Justification and liberation

Since the previous post on Braaten’s soteriology made it sound like he had a completely negative view of Liberation Theology, I thought I’d try to set out the position he sketches in his chapter on the Two Kingdoms principle, which tries to put liberation in the context of eschatology and the coming Kingdom of God.

The “Two Kingdoms” view has pretty bad press outside (and even within) Lutheran circles. In distorted forms it seems to bifurcate life into a purely secular realm of politics, economics, and society and a “spiritual” realm of faith. This has led some to charge the Two Kingdoms view with lending support to political quietism in the face of tyranny and oppression.

Such a perspective seems hard to square with the life of Luther, who had no compunctions against holding political rulers accountable to the standards of God’s justice (obviously Luther’s judgment wasn’t always spot on in this area, but he certainly didn’t take the view that “religion” had no right to influence political life). However, some later Lutherans do seem to have adopted the kind of political quietism or support of the status quo in the name of the “Two Kingdoms” doctrine.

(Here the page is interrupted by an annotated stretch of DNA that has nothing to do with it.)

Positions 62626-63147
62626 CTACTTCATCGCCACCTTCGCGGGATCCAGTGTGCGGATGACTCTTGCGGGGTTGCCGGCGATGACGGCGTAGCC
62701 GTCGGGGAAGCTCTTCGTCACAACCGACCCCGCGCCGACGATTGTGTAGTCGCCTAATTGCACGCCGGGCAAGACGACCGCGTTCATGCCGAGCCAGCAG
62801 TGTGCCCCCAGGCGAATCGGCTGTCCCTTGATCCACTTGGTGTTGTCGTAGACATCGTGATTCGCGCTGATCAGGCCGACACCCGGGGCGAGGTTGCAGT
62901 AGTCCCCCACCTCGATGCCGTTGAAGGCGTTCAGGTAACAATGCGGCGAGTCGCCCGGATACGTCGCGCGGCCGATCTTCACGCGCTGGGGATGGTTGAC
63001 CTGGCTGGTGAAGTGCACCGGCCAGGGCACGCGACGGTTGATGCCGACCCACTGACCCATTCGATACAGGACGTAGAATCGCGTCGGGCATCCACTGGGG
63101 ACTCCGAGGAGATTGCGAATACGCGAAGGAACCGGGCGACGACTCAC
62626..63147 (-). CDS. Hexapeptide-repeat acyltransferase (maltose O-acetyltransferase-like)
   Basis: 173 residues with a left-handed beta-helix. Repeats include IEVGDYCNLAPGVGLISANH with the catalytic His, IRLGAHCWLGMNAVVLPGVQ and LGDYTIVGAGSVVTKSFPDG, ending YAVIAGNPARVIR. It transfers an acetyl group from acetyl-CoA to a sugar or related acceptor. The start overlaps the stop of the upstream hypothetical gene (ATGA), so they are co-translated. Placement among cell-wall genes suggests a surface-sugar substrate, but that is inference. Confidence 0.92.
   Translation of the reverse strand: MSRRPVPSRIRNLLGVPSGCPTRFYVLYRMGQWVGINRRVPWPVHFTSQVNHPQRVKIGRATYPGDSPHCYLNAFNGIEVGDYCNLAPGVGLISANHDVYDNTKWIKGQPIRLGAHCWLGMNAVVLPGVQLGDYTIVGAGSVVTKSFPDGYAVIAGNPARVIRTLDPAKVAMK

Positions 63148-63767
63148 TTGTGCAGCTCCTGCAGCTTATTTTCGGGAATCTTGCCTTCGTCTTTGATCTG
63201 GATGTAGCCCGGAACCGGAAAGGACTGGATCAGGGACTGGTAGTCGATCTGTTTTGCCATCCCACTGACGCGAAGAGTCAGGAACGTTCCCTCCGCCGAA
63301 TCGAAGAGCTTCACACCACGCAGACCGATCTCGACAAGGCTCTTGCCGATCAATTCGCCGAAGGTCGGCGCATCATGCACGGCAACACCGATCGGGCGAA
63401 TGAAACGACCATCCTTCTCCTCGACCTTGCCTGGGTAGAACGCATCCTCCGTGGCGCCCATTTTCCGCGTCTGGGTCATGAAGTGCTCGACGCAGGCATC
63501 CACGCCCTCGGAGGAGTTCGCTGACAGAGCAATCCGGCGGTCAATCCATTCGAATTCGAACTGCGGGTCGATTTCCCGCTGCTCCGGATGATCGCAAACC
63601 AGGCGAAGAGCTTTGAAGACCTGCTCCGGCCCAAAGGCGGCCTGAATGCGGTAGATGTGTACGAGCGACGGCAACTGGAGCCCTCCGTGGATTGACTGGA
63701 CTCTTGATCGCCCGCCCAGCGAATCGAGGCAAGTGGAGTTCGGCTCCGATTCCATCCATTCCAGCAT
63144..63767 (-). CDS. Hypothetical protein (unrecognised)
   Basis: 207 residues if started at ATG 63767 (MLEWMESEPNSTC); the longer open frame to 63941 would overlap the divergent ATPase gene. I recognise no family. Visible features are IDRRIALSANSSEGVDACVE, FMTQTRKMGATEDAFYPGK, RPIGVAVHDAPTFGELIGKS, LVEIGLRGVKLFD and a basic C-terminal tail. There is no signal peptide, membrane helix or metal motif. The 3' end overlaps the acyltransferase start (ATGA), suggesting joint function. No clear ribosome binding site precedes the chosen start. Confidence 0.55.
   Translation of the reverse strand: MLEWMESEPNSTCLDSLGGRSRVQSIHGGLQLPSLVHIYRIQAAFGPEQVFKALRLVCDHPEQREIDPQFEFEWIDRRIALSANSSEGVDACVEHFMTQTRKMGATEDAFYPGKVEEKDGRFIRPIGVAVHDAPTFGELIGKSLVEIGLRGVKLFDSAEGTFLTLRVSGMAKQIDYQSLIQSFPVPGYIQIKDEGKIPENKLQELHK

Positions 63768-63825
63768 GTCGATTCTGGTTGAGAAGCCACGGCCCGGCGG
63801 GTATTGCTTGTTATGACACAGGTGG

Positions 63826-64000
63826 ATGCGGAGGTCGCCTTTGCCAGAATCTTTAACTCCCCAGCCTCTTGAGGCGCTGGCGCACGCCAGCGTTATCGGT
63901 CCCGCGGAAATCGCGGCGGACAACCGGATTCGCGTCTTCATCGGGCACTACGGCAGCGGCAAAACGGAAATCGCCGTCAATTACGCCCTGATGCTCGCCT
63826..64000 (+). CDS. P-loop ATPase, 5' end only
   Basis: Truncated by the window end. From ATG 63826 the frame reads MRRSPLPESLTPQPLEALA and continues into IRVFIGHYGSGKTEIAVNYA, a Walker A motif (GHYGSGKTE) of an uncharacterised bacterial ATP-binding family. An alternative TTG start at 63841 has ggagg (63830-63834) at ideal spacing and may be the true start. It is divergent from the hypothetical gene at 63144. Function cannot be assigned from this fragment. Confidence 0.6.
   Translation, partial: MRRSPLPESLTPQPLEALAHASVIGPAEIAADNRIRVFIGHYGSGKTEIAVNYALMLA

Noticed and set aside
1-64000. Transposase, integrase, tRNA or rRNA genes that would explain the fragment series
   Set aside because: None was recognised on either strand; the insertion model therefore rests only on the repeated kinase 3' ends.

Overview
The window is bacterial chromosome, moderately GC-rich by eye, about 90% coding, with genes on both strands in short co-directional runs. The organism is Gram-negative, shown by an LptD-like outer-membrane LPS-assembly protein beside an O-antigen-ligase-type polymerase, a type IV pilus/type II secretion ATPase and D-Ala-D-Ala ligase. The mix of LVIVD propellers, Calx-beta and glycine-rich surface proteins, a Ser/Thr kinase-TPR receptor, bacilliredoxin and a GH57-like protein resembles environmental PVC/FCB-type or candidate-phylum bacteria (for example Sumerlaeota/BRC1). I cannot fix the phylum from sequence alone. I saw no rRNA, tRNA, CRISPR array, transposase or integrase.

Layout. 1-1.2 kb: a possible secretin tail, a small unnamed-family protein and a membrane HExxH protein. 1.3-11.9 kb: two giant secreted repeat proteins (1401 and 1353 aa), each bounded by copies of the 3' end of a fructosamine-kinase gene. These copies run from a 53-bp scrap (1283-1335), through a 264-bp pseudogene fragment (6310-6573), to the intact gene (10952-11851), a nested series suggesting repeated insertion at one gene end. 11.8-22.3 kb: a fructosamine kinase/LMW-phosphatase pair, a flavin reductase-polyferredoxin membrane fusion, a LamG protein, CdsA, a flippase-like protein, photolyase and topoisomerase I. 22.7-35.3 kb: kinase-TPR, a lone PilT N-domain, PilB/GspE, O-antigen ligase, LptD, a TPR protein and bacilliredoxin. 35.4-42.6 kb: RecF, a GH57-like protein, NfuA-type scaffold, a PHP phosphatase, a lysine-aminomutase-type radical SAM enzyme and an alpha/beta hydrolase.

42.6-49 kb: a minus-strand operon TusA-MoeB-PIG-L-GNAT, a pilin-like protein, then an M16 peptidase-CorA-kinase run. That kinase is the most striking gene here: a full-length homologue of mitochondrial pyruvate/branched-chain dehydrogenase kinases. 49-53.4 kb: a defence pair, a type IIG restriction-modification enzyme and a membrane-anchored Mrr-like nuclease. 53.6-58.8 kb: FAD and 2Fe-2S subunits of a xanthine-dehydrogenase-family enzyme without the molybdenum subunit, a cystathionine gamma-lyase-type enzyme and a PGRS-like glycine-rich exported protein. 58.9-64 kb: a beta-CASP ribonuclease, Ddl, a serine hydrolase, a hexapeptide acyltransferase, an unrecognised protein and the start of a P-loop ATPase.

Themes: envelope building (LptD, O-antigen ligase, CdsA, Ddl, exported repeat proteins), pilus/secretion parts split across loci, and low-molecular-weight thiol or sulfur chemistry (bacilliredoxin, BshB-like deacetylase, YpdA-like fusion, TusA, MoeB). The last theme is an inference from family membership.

Braaten’s goal isn’t to defend everything that has sailed under the Two Kingdoms flag, but to identify the permanent insight expressed by this concept. This has two essential parts. The first is that there are two powers at work in the world, God and Satan. Luther’s theology was very dualistic in the sense that he saw the world as the theater of the great struggle between God and the Devil, even though there was never any doubt about the ultimate outcome. “The broad backdrop of the gospel picture of Jesus as the Christ features the power of God against the powers of evil at work in the whole of creation. Jesus brings the power of God’s rule into history, confronts the demonic forces, and wins a victory which spells ultimate freedom for human beings” (p. 133).